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How can the migration of health service professionals be managed so as to reduce any negative effects on supply?

By James Buchan


Migration of skilled workers is generally on the increase. In the health sector, physicians, nurses and other health workers have always taken the opportunity to migrate in pursuit of new opportunities and better career prospects. In\ud recent years, however, the level of this migration has grown significantly. Source countries that lose skilled health staff through out-migration may find that their health systems suffer from, for example, staff shortages, lower morale among the remaining health care staff, and a reduced quality or quantity of health service provision. Nevertheless, the migration of health workers can also\ud have positive aspects, such as assisting countries that have an oversupply of staff and offering a solution to a shortage of staff in destination countries. It can also allow individual health workers to improve their skills, career opportunities and standard of living.\ud Migration among health workers is part of the broader dynamic of change and mobility in health care labour markets, and in policy terms should therefore not be addressed in isolation. Moreover, the dynamics of international mobility, migration and recruitment are complex, covering: individuals’ rights and choices, health workers’ motives and attitudes, governments’ approaches to managing, facilitating or attempting to limit the outflow or inflow of health workers, and recruitment agencies’ role as intermediaries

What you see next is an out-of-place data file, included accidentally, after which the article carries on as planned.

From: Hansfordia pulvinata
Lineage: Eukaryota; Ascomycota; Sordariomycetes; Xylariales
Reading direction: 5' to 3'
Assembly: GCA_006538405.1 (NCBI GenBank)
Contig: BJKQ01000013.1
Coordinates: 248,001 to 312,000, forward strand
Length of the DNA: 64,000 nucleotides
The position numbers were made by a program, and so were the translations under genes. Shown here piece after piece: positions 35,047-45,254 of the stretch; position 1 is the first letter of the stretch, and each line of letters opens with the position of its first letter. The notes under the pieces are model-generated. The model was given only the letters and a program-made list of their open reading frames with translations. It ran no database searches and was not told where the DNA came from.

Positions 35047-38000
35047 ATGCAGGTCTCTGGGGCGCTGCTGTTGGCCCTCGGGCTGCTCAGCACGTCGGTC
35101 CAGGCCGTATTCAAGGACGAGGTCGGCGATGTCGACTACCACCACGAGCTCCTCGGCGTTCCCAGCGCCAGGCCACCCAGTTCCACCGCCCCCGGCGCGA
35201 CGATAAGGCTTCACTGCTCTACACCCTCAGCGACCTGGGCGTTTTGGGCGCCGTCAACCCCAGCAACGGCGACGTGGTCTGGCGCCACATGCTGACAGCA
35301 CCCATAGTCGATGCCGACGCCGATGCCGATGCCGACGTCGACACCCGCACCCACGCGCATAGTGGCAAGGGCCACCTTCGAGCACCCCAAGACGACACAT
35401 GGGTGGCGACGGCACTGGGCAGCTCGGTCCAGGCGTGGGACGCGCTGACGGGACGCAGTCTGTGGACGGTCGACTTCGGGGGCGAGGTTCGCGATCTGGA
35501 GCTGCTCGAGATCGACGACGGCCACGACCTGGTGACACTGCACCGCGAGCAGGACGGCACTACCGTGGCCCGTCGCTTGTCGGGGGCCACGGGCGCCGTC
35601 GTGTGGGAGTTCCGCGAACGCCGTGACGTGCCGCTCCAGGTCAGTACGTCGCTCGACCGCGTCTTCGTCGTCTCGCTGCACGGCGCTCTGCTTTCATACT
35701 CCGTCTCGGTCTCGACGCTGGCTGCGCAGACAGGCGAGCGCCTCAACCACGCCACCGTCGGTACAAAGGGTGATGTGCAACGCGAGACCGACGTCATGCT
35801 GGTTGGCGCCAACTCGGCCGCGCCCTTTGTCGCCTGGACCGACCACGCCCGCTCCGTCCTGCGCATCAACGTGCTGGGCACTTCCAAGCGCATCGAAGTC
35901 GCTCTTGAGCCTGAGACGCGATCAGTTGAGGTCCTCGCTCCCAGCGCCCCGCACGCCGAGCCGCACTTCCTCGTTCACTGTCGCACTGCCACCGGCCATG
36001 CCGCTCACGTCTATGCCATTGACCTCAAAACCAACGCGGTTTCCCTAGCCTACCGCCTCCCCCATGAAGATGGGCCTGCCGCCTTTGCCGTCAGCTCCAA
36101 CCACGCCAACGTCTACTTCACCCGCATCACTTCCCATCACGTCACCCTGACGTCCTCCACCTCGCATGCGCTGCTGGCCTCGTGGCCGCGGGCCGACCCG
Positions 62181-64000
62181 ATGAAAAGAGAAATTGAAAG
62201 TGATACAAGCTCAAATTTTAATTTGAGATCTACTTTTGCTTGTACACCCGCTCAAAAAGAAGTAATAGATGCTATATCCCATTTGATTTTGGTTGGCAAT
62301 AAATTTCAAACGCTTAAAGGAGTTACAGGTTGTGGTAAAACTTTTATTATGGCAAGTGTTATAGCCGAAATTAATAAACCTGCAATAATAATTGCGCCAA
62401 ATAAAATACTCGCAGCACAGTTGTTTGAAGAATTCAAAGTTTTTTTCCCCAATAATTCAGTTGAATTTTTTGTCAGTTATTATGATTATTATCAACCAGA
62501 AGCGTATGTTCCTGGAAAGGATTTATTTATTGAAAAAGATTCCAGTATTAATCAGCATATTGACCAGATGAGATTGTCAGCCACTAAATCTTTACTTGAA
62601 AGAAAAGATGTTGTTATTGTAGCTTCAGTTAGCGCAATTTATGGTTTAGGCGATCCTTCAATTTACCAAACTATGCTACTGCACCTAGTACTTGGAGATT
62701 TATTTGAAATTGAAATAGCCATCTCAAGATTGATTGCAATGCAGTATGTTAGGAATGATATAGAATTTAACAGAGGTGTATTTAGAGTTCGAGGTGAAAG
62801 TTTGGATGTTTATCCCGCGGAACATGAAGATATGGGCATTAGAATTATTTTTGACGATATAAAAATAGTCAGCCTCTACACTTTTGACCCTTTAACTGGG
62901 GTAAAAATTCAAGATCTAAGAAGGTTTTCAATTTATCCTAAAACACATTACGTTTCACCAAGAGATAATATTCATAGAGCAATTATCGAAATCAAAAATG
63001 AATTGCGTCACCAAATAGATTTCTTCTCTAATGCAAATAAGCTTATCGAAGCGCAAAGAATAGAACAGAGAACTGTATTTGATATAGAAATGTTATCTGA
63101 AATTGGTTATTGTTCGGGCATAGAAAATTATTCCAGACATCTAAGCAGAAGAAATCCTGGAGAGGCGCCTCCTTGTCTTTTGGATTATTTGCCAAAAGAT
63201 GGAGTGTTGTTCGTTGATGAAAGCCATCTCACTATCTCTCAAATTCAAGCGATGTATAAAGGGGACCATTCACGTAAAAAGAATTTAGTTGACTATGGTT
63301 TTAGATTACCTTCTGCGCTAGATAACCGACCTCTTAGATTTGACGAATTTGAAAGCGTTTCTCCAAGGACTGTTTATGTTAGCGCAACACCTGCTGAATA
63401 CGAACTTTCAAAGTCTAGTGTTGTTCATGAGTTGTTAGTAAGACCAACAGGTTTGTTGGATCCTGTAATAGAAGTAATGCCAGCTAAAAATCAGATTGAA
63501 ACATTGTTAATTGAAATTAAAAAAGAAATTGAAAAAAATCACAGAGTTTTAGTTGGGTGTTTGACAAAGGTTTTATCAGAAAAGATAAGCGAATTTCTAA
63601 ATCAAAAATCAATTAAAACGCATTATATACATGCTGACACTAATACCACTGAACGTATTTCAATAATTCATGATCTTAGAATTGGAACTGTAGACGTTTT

Publisher: World Health Organization
Year: 2008
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